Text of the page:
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Trump Says He'll Stay Off Twitter As Elon Musk Lets Him Back

After polling users on Twitter, Musk reactivated Trump's account Saturday. The platform, like other social networks, had booted Trump after the Jan. 6 Capitol Hill riots.

Twitter logo on a smartphone in front of Donald Trump's Twitter profile
Twitter permanently suspended former US President Donald Trump in January 2021. 
Getty Images

Billionaire Elon Musk reversed former US President Donald Trump's permanent ban from Twitter on Saturday and restored Trump's account, opening the door for the controversial politician to regain his social media megaphone. But for now, Trump claims he doesn't plan to tweet.

On Friday, Musk polled users on Twitter about whether Trump should be let back onto the platform. The final results of that poll showed 51.8% in favor of reinstating Trump and 48.2% against after more than 15 million accounts voted. It was unclear how many bots and other fake profiles had participated. 

"The people have spoken," Musk tweeted. "Trump will be reinstated." An account with the familiar name @realDonaldTrump showed up on the site Saturday.

Trump for his part said he sees "a lot of problems at Twitter," in a video link interview with a Republican group earlier that day. As part of his comments, reported by Bloomberg, Trump said he plans to stay with the social network he helped to start earlier this year, Truth Social.

Twitter, along with other social networks, booted Trump from its service in January 2021 over concerns Trump could incite more violence following the Jan. 6 Capitol Hill riots.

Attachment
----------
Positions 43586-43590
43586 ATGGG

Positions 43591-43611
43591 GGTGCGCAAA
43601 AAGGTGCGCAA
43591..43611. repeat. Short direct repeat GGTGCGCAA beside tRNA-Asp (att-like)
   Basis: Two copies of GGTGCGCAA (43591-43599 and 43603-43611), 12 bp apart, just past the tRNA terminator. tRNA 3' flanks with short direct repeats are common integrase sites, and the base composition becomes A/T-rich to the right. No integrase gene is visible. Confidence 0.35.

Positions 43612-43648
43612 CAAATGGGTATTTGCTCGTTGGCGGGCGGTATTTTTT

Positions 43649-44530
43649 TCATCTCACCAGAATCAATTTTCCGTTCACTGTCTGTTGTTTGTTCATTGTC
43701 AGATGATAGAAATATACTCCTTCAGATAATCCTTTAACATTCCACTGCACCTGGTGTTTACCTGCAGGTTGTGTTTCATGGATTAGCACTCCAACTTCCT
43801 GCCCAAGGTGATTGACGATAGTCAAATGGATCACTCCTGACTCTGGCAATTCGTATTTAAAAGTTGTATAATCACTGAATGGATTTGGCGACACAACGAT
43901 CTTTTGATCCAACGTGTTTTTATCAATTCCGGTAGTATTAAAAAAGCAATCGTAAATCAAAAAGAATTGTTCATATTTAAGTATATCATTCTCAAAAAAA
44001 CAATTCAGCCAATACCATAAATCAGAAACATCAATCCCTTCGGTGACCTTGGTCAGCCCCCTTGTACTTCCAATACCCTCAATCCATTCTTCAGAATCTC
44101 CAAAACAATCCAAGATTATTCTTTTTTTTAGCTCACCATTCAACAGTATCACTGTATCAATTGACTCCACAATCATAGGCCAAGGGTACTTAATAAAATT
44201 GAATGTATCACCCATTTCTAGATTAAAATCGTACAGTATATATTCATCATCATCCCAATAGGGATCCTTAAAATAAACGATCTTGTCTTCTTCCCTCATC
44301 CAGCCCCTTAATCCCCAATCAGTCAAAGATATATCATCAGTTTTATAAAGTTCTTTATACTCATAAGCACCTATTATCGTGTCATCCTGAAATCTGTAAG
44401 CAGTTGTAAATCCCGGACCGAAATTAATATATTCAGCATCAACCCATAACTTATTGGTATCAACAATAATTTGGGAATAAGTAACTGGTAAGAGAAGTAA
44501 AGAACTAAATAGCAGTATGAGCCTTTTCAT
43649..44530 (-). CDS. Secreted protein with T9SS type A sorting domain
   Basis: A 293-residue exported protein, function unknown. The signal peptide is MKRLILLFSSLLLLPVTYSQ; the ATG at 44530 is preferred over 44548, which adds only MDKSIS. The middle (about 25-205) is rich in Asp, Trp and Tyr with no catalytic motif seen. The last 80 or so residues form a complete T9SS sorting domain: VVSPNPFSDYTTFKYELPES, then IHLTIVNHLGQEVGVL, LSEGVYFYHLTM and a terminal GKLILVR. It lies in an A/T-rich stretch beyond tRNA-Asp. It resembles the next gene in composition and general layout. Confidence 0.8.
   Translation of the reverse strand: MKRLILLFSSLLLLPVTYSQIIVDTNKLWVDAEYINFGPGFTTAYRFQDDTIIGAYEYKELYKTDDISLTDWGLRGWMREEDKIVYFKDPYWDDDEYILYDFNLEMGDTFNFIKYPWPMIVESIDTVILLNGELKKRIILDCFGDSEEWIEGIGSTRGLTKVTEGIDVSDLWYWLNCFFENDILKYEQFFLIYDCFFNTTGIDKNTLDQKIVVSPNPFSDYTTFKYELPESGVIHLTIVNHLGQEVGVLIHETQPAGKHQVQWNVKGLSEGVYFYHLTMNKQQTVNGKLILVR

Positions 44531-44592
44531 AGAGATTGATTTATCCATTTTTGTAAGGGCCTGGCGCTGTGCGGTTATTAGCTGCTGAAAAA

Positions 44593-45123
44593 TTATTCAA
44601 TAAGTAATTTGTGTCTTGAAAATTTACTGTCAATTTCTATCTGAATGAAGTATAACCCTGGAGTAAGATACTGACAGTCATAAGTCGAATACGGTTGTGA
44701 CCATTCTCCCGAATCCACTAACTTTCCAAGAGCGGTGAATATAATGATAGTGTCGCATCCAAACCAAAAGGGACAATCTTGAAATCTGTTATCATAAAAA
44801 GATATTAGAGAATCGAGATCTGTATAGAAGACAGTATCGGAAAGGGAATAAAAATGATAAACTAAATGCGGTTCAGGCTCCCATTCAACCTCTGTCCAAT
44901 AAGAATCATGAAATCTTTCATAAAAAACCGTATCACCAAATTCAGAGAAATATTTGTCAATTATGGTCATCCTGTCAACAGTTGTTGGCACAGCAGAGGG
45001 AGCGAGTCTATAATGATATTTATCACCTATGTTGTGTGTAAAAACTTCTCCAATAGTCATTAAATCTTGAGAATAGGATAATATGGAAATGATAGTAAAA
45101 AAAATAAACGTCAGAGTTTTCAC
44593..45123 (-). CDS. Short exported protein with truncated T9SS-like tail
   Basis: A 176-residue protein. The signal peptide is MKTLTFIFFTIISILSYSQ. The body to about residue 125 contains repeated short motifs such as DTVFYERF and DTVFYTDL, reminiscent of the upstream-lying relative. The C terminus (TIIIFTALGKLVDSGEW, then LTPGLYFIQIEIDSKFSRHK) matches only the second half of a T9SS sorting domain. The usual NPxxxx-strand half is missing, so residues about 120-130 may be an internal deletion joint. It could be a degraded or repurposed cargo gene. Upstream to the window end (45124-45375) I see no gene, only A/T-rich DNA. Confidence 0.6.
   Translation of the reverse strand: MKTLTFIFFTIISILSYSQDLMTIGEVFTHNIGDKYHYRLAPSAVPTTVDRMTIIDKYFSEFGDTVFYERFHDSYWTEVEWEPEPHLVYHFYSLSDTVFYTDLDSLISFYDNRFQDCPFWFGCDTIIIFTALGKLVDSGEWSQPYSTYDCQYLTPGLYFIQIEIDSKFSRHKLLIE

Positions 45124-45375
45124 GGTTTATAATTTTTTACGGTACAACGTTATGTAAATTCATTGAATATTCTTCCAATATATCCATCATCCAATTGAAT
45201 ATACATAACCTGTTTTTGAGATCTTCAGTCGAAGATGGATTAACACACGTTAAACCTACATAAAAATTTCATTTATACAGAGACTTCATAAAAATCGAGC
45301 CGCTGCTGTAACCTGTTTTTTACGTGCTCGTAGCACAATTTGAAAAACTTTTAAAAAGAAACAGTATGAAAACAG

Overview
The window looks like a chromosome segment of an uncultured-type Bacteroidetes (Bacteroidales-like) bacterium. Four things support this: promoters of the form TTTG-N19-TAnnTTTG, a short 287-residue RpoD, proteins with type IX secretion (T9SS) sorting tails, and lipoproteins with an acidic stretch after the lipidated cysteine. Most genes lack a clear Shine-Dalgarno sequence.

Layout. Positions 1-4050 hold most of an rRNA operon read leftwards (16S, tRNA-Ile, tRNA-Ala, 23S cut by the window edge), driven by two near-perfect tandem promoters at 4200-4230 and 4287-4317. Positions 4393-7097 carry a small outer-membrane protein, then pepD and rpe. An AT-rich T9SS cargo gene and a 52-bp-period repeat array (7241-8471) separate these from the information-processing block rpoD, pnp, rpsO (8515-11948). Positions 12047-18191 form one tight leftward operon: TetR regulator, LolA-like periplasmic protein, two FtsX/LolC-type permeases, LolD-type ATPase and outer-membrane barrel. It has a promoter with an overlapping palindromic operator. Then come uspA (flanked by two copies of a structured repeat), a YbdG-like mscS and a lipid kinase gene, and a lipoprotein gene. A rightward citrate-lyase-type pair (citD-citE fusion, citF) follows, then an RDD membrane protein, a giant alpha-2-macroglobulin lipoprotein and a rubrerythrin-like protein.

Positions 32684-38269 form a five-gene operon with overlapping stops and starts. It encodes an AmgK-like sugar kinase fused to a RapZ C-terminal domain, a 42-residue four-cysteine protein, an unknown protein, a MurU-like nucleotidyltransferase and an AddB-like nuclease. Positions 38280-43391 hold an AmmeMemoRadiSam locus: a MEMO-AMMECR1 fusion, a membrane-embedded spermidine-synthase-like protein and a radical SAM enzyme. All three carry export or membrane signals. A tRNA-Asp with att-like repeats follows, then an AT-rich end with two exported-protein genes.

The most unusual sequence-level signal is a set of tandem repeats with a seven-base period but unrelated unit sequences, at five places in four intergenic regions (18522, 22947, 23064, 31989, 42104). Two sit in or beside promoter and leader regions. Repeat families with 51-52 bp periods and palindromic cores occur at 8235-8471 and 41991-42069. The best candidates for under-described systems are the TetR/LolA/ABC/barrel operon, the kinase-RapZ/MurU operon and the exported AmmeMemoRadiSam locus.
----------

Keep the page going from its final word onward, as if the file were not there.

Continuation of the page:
The move marks the latest in a series of dramatic decisions Musk has made since buying Twitter for $44 billion and taking over on Oct. 27. Since then, the mercurial CEO, or "Chief Twit," has dramatic shifts to the social network and its work culture. 

A little over a week into his ownership, Musk cut about half the 7,500 person staff, and warned the remaining employees he'll subject them to grueling "hardcore" work schedules. 

Publicly, the biggest change he made was a revamp to Twitter Blue, the company's subscription service that he announced would include blue verification check marks next to account names, a badge typically reserved for politicians, prominent entertainers and journalists. Shortly after the service became available, trolls and pranksters began impersonating world leaders and major companies, posting tweets that rattled the stock market and upset Twitter's advertisers.

The other major decision Musk made was around Trump. Musk had said in May he would reverse Trump's ban as part of a larger approach to reduced content moderation. After he took over, though, Musk said he would form a content moderation council with diverse viewpoints, to make such decisions instead. But on Friday, Musk reversed course yet again, posting a poll of users asking whether Twitter should reinstate Trump's account.

Throughout his ownership, Musk has shown he isn't shy about making contentious changes to Twitter. Advocacy groups have raised concerns that reducing content moderation will allow for hate speech, harassment and other offensive speech to flourish on the platform. The billionaire has accused Twitter of "failing to adhere to free speech principles," but the guarantee of free speech in the US Constitution's First Amendment applies to the government censoring speech. 

Musk has tweeted that he thinks Twitter should only ban illegal content. On Nov. 18, Musk tweeted that "negative/hate tweets will be max deboosted & demonetized."

Trump launched his own social media app, Truth Social, and has previous said he doesn't plan to return to Twitter. On Nov. 15, Trump announced he was running for president in 2024.